Philanthropy beat: Plymouth native's autism project to serve West Bank city

  • Article by: LYDIA COUTRÉ , Star Tribune
  • Updated: July 1, 2013 - 9:46 PM

The stigma associated with autism in the Middle East’s West Bank can leave parents and families feeling isolated.

Melissa Diamond, a Plymouth native who is studying peace and conflict at the University of Richmond in Virginia, decided to tackle the issue with The Jenin Autism Project, named for a Palestinian city in the northern West Bank.

“Anyone can be born with autism,” Diamond, 20, said in an e-mail. “People cannot control their race, ethnicity or the location where they are born, and none of these factors should determine their ability to access services.”

The Jenin Autism Project — the first initiative of Diamond’s organization, A Global Voice for Autism — will train mothers of children with autism in Jenin in Applied Behavior Analysis, a therapy technique for children with autism. The mothers will serve as therapists to one another’s children to generalize their knowledge, Diamond said. A weekly support group will offer the chance to discuss progress and challenges at home.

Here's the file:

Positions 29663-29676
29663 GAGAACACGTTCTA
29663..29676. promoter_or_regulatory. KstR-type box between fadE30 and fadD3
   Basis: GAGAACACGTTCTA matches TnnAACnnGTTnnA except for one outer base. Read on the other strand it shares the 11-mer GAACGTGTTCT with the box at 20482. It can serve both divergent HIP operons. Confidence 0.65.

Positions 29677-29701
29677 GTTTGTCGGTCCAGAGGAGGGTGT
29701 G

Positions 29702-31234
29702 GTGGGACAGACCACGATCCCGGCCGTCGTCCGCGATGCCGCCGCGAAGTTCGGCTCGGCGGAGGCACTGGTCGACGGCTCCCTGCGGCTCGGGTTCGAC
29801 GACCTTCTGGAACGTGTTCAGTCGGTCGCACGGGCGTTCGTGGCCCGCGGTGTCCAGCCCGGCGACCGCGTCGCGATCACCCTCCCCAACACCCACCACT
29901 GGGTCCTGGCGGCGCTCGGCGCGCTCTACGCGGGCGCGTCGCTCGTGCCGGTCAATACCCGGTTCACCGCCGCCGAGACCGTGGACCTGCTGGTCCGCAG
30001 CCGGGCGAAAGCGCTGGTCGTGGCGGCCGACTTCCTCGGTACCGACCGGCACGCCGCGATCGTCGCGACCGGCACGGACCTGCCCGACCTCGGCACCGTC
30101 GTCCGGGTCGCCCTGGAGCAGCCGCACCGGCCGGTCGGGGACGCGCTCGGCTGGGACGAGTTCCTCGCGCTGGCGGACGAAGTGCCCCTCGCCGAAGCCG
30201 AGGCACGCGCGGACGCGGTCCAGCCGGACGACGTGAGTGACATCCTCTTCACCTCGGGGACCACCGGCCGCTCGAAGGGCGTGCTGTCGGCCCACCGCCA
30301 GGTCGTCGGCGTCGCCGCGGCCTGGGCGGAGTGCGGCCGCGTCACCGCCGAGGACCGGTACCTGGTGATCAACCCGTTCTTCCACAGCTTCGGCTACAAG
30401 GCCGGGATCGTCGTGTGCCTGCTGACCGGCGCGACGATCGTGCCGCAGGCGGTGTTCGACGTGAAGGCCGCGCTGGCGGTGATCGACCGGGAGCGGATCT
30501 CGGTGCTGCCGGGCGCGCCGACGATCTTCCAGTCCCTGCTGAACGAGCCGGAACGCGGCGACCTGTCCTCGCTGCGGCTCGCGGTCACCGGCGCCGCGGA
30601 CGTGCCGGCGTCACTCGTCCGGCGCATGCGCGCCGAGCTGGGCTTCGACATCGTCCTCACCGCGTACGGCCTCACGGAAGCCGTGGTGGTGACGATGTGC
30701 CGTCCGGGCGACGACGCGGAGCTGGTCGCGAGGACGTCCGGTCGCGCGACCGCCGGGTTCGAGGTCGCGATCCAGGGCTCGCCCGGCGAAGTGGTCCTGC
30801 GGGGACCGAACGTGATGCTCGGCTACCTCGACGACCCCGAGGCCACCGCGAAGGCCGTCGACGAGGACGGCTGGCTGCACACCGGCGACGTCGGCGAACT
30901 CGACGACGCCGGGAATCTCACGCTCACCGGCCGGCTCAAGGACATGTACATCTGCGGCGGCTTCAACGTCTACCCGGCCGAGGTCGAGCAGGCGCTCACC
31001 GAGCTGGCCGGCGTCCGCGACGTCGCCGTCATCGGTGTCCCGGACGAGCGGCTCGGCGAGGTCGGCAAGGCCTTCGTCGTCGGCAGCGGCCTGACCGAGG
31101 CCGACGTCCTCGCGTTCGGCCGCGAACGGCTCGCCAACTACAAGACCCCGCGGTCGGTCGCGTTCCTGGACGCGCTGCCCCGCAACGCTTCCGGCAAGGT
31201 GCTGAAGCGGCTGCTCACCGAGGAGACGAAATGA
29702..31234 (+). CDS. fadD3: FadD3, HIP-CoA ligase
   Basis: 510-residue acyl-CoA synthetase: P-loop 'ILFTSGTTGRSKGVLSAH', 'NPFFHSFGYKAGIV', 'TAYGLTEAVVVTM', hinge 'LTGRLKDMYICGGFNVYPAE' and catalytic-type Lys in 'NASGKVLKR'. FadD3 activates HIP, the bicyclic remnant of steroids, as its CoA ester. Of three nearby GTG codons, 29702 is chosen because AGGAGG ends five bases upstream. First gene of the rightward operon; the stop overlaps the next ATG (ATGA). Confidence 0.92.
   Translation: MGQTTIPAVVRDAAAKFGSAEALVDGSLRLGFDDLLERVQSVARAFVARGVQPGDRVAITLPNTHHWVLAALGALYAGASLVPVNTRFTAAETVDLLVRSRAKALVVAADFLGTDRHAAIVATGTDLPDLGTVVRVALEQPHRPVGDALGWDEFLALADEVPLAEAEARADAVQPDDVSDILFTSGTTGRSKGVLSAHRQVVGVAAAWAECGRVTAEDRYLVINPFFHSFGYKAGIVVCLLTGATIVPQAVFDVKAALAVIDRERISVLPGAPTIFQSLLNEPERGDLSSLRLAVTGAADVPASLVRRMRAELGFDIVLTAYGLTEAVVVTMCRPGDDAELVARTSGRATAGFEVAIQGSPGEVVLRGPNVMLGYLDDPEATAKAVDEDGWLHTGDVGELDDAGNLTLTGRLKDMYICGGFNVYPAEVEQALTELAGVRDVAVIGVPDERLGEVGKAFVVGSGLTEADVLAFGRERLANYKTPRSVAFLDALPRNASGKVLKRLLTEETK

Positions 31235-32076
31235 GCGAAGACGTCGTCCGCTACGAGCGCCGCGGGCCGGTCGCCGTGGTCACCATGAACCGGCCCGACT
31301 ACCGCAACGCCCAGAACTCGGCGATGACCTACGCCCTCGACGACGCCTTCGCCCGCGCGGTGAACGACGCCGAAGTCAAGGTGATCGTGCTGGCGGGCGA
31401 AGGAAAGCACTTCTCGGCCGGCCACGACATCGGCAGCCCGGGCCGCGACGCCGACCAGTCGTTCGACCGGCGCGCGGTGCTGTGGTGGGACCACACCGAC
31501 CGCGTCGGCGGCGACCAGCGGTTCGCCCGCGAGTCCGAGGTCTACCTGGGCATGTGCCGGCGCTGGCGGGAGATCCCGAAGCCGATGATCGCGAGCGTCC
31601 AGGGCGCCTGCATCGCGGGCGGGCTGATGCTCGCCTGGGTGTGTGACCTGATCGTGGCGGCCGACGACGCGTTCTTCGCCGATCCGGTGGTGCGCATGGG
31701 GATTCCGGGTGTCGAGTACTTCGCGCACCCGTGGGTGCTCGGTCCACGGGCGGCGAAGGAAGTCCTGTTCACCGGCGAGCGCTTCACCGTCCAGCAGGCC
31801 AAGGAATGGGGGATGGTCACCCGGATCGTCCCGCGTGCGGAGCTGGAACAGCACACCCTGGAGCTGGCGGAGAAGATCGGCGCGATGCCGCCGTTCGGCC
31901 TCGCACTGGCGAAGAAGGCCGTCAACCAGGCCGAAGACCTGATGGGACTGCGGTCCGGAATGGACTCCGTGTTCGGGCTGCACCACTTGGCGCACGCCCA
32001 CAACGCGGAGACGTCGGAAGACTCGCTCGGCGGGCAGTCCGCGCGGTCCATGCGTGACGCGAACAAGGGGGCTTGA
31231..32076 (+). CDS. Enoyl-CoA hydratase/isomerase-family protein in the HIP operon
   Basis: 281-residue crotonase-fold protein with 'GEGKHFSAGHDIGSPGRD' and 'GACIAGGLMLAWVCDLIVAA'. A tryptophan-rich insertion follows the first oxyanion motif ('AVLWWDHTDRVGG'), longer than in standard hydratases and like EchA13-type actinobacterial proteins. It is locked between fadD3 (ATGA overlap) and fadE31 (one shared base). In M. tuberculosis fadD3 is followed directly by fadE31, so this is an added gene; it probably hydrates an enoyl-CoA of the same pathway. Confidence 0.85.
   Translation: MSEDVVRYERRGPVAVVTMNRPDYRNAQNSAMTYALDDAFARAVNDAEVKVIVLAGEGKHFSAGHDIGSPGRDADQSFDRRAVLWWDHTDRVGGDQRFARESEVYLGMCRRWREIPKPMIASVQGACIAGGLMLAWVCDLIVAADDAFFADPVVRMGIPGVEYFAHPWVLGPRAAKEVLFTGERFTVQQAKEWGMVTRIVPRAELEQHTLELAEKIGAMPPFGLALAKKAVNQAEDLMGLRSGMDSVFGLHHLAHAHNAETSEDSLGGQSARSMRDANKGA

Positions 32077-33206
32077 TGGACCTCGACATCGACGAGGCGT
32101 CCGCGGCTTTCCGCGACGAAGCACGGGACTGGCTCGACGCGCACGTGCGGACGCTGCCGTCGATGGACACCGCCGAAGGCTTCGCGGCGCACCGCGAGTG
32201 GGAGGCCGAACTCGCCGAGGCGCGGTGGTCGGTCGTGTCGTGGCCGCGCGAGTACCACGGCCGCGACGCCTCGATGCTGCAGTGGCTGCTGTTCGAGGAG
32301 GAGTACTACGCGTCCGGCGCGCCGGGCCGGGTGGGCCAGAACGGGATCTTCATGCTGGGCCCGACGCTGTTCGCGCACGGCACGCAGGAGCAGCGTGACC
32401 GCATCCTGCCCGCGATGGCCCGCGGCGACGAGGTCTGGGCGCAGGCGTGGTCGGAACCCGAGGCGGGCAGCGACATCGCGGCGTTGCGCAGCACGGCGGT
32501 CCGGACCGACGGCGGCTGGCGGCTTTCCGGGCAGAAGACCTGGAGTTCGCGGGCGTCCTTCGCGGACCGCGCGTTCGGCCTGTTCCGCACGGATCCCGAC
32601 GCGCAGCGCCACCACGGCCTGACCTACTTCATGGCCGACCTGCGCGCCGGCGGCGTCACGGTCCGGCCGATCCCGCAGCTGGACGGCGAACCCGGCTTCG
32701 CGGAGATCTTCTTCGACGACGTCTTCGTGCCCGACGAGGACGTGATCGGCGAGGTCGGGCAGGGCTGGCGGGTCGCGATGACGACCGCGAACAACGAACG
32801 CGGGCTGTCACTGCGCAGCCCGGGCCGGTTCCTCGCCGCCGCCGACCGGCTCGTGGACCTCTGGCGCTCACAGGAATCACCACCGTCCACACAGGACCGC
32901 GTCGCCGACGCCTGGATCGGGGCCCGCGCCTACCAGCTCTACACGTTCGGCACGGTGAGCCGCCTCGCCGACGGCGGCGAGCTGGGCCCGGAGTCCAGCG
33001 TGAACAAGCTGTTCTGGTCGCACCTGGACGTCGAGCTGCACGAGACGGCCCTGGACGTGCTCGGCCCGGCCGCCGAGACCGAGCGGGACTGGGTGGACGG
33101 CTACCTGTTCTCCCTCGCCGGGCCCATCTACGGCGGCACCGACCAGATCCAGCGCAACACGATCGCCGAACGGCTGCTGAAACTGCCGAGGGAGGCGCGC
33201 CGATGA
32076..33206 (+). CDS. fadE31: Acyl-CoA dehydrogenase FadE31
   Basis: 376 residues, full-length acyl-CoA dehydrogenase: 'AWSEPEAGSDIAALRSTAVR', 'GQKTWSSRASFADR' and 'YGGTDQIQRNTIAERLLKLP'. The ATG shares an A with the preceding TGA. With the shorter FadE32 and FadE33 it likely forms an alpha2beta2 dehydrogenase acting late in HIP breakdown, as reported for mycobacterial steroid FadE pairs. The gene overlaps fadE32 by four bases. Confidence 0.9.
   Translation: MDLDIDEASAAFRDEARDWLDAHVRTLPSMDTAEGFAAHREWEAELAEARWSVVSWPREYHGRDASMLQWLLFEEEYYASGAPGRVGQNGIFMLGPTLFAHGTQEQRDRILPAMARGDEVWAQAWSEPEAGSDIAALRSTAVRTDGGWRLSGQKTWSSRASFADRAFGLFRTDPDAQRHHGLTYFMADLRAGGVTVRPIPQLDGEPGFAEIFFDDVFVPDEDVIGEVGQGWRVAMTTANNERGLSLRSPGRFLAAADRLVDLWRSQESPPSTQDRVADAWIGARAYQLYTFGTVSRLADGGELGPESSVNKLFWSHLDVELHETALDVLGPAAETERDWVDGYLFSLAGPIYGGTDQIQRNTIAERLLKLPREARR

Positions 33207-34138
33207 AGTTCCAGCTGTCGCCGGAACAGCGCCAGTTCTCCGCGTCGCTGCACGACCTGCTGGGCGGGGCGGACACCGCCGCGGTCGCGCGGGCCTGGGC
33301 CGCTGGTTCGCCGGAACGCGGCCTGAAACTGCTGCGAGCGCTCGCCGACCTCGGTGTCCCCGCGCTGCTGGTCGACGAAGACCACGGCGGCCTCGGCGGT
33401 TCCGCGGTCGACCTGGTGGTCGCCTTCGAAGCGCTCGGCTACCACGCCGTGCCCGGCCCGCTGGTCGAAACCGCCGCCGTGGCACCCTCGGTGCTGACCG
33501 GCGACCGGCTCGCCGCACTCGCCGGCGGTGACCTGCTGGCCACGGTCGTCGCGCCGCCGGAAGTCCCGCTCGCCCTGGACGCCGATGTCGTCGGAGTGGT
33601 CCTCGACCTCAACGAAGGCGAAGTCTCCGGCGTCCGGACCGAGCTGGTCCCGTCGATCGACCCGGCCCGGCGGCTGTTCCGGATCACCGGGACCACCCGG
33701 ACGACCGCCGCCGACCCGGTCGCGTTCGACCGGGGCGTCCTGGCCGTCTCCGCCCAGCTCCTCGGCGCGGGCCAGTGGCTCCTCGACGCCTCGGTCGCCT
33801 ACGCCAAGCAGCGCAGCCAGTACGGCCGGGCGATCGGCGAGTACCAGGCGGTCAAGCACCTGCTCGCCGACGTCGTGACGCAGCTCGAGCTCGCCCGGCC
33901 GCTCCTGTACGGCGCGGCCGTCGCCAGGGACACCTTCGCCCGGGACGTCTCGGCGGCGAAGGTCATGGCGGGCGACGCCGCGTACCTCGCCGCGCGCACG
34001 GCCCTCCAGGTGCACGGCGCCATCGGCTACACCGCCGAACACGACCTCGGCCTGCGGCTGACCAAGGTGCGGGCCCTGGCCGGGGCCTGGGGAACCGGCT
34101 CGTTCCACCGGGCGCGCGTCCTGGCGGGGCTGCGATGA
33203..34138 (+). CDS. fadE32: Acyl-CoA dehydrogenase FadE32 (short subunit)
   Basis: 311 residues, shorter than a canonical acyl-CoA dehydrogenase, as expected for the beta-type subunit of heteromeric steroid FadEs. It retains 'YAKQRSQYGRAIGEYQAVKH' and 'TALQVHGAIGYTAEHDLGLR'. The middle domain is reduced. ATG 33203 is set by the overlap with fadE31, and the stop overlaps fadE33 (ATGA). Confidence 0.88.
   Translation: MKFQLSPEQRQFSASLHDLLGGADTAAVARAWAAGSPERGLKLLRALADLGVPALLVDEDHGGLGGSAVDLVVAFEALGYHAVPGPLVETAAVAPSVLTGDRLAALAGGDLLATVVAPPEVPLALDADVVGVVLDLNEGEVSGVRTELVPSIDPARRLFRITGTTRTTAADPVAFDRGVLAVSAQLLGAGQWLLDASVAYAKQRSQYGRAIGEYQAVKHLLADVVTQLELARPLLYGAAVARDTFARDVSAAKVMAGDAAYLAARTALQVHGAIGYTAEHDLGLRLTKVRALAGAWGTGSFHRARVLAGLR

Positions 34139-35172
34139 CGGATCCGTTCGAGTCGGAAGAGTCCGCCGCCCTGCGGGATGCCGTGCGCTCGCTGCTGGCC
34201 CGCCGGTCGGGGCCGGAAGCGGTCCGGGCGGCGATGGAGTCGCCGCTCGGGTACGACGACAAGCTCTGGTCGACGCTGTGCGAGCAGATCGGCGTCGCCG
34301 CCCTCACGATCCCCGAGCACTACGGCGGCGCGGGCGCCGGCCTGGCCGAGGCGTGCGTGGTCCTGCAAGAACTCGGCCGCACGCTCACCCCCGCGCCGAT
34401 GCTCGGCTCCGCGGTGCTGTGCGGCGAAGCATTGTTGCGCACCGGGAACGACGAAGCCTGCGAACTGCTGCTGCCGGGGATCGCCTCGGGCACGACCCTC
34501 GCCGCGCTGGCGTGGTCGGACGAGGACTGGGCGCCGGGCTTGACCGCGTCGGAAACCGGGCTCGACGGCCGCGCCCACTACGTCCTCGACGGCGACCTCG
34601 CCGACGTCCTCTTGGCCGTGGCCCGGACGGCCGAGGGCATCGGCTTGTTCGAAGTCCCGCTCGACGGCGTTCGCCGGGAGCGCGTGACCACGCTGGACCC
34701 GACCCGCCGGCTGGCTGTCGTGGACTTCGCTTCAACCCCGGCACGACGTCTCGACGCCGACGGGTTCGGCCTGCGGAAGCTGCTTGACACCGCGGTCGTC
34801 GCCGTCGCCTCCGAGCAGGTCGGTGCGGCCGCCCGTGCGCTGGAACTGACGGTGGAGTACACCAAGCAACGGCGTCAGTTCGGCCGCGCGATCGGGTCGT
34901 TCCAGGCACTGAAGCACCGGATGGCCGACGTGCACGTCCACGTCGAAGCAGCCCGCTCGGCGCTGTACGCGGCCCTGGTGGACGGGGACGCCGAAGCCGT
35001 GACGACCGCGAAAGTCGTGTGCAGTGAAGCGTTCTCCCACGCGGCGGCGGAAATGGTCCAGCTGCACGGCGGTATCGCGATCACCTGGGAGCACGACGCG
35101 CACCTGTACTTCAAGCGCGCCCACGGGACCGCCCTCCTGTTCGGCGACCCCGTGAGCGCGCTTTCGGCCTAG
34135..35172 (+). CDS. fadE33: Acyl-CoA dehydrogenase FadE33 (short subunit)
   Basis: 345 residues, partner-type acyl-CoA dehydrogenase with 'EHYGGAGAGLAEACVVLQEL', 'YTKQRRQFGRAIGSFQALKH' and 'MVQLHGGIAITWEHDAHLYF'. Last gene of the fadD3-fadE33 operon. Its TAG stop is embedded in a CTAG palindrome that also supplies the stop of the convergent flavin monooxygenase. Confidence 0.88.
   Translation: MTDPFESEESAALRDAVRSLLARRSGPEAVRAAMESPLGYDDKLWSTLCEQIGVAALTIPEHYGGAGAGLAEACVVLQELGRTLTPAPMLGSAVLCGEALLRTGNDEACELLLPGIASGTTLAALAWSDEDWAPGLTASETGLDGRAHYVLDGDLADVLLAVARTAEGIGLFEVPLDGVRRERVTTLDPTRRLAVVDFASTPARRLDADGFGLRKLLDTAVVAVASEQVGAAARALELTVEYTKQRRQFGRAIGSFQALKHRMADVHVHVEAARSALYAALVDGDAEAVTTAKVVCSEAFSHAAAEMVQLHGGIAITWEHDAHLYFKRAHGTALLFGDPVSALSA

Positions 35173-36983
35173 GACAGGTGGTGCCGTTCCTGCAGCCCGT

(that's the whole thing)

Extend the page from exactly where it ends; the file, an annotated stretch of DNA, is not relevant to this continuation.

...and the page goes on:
“I hope that … families with and without children with autism will have an understanding of the condition,” Diamond said.

She won $9,000 in seed funding for her project from the Resolution Project in April — one day before her personal deadline to put the project on hold for a year if she couldn’t find the funds to begin. The Resolution Project is a nonprofit that identifies young social entrepreneurs through the Social Venture Challenge and empowers them to make a positive impact.

Diamond is in Jenin right now, promoting the program and getting to know the needs of families who will participate. When it launches in January 2014, Diamond will take a semester off to lead the program there.

Jenin is just the beginning. Diamond hopes to continue this message in other underserved populations.

“My goal in this project is to empower the Jenin community to support children with autism so that when our therapist team leaves the city, there is a sustainable and affordable autism program that will continue in the future,” Diamond said.

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